What is fat fasting? Learn about when and how to do it
This type of fasting works effectively, especially among diabetic people. According to Megan Ramos, program director at the Intensive Dietary Management (IDM) program, they began utilising fat fasting several years ago in the IDM program wherein one diabetic patient was having difficulties to fast again
The patient was asked to eat bacons and eggs as well as avocados and olives for two weeks. After two weeks, he had easily returned to fasting again and was feeling great.
Fat fasting lowered his insulin by over 50 per cent. He just ate as he was told and barely felt hunger on the third day of consuming a fat-filled diet plan.
The patient ate less and less of those bacons and eggs each day and eventually stopped eating them. He naturally didn't want to consume any of those foods anymore and, right there, began to fast again.
The thought of this plan is focused on satisfying your cravings of fatty foods for a few days before starting to abstain from food again. Once you are satiated, you will start eating less of it and, finally, will not want it anymore.
Observing fat fasting can aid your body in quickly achieving its fat-burning mode. The particular diet plan shows not many negative outcomes like having hunger pangs and headaches.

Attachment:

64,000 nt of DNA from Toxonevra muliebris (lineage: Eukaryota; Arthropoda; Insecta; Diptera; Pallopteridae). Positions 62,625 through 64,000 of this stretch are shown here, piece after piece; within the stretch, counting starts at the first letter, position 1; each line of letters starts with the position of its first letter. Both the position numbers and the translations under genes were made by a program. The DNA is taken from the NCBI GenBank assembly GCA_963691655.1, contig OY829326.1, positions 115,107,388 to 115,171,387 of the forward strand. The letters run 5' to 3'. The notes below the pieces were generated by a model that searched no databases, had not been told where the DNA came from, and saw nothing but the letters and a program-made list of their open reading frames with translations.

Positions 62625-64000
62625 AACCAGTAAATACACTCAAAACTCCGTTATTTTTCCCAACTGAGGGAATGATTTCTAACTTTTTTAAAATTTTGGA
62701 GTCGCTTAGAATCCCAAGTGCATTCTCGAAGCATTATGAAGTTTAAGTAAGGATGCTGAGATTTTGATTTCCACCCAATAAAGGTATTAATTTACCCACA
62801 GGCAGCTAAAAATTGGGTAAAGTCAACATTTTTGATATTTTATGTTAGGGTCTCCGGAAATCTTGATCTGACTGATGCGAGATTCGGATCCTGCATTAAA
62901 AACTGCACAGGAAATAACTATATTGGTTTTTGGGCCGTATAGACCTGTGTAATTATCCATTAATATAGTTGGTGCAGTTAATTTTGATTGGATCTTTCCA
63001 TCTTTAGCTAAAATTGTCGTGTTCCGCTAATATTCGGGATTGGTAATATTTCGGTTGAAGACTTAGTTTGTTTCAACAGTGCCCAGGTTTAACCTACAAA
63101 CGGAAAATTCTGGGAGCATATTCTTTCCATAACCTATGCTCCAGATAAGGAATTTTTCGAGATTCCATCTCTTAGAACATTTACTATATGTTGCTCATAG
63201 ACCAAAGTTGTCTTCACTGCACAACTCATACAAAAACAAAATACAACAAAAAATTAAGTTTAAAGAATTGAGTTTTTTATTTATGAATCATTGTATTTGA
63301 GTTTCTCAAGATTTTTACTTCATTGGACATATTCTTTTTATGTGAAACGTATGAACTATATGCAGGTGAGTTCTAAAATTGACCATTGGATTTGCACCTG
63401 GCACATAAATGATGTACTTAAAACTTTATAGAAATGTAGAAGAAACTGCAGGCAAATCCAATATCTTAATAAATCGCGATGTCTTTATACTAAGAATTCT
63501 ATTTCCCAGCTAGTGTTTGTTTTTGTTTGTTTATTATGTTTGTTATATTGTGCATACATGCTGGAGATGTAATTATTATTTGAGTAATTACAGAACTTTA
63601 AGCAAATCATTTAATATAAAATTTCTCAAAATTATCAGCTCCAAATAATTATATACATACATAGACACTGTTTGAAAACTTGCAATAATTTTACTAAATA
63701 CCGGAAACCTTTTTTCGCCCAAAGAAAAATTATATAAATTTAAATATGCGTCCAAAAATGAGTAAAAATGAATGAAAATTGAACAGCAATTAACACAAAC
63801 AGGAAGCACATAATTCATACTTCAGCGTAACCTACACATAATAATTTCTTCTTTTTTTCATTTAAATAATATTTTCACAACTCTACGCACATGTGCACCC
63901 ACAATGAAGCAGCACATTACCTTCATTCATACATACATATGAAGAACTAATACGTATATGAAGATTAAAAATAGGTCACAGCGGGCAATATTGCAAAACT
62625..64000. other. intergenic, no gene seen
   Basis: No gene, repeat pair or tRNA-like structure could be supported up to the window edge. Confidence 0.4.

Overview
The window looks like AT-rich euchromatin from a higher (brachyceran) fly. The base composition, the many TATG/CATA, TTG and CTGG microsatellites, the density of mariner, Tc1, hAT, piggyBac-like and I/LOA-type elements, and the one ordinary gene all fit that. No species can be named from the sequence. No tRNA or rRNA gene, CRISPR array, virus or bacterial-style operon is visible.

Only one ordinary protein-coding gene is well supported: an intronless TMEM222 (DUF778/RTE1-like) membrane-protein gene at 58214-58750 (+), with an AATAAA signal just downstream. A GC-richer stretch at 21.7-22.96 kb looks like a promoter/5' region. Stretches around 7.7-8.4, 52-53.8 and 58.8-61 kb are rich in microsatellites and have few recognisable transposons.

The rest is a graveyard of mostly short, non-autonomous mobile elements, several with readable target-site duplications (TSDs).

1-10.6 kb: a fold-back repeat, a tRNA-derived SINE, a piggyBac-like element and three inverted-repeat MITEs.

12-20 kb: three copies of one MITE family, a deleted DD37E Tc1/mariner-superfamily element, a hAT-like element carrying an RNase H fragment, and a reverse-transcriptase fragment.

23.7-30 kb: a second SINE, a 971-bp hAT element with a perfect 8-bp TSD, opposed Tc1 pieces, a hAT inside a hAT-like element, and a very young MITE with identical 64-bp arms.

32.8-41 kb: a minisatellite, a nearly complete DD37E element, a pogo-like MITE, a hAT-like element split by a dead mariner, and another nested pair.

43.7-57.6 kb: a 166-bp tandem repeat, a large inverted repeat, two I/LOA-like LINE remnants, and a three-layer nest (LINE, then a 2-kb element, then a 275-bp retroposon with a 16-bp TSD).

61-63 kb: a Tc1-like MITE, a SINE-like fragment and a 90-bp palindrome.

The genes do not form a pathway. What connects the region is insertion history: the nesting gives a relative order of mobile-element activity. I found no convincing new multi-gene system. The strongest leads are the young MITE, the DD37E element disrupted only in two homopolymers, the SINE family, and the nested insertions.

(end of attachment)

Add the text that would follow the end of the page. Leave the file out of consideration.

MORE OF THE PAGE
Fat fasting is recommended when following a high carbohydrate diet or in periods of stress.
When abstaining from consuming fats, eat as often as necessary first - when you are hungry or until full. Dairy products, except for a small portion of heavy cream in your coffee or tea, should be avoided as well as nuts during fat fasting.
Ramos said that fat fasting works so well for two reasons. First, the diet plan is a monotony of a few foods that are allowed suppressing your appetite. Secondly, people tend to eat less fatty foods when cravings were already satisfied.
When fat fasting, eat foods like eggs, bacon, salmon, olive oil, butter, avocado, bone broth and tea or coffee.